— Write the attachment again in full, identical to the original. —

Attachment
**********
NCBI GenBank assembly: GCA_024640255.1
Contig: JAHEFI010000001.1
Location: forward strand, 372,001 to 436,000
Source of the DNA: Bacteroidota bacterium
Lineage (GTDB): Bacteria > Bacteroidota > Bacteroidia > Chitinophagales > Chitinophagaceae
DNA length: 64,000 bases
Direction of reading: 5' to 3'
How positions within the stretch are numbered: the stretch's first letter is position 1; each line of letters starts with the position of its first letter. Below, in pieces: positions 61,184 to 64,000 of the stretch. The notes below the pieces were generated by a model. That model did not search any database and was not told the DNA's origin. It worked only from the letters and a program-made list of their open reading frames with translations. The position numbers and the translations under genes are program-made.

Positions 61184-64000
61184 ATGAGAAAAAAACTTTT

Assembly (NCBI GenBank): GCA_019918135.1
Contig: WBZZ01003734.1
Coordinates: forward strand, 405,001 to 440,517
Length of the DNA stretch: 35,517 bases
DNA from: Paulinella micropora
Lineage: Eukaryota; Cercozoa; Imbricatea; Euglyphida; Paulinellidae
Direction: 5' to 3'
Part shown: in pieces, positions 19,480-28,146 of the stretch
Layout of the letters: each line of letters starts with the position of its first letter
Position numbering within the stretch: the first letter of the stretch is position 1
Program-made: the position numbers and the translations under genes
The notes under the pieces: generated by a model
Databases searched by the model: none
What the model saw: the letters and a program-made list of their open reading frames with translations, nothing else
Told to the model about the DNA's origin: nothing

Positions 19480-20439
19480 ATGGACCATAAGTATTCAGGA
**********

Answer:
NCBI GenBank assembly: GCA_024640255.1
Contig: JAHEFI010000001.1
Location: forward strand, 372,001 to 436,000
Source of the DNA: Bacteroidota bacterium
Lineage (GTDB): Bacteria > Bacteroidota > Bacteroidia > Chitinophagales > Chitinophagaceae
DNA length: 64,000 bases
Direction of reading: 5' to 3'
How positions within the stretch are numbered: the stretch's first letter is position 1; each line of letters starts with the position of its first letter. Below, in pieces: positions 61,184 to 64,000 of the stretch. The notes below the pieces were generated by a model. That model did not search any database and was not told the DNA's origin. It worked only from the letters and a program-made list of their open reading frames with translations. The position numbers and the translations under genes are program-made.

Positions 61184-64000
61184 ATGAGAAAAAAACTTTT

Assembly (NCBI GenBank): GCA_019918135.1
Contig: WBZZ01003734.1
Coordinates: forward strand, 405,001 to 440,517
Length of the DNA stretch: 35,517 bases
DNA from: Paulinella micropora
Lineage: Eukaryota; Cercozoa; Imbricatea; Euglyphida; Paulinellidae
Direction: 5' to 3'
Part shown: in pieces, positions 19,480-28,146 of the stretch
Layout of the letters: each line of letters starts with the position of its first letter
Position numbering within the stretch: the first letter of the stretch is position 1
Program-made: the position numbers and the translations under genes
The notes under the pieces: generated by a model
Databases searched by the model: none
What the model saw: the letters and a program-made list of their open reading frames with translations, nothing else
Told to the model about the DNA's origin: nothing

Positions 19480-20439
19480 ATGGACCATAAGTATTCAGGA